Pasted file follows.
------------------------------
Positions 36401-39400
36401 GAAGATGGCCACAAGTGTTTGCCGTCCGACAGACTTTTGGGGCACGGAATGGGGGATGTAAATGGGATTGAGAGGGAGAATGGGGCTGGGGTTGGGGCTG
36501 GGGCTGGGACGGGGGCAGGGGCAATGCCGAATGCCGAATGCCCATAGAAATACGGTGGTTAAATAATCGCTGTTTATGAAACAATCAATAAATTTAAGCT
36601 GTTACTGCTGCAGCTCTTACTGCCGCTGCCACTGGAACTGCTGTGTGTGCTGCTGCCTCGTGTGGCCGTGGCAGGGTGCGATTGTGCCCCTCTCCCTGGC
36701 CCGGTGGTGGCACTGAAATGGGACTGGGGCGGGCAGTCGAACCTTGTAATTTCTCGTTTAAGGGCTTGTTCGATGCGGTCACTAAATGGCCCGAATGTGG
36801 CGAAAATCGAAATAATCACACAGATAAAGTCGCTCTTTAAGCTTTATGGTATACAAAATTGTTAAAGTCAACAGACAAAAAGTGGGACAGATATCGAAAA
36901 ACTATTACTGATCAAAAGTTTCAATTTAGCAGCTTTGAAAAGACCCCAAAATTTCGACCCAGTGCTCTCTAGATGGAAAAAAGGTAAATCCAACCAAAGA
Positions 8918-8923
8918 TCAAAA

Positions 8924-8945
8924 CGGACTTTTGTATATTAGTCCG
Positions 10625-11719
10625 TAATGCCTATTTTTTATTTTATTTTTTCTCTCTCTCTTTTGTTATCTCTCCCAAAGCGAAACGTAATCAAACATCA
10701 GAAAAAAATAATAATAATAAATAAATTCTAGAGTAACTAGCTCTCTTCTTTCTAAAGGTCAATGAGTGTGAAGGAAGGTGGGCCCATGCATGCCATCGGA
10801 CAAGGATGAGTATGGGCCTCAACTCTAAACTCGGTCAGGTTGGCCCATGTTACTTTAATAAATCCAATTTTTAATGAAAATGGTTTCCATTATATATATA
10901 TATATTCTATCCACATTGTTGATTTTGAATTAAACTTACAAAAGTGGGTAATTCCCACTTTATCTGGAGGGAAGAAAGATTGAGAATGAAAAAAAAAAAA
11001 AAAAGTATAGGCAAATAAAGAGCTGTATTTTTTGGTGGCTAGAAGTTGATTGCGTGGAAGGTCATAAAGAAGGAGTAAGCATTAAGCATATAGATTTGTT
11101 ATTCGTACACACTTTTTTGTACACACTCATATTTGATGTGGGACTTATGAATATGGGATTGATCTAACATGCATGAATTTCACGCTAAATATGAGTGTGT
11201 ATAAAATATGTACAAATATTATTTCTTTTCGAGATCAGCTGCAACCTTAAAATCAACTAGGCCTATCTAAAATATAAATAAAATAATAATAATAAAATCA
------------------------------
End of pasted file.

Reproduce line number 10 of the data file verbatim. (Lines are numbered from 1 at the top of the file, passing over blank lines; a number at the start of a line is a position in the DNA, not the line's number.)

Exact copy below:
Positions 8924-8945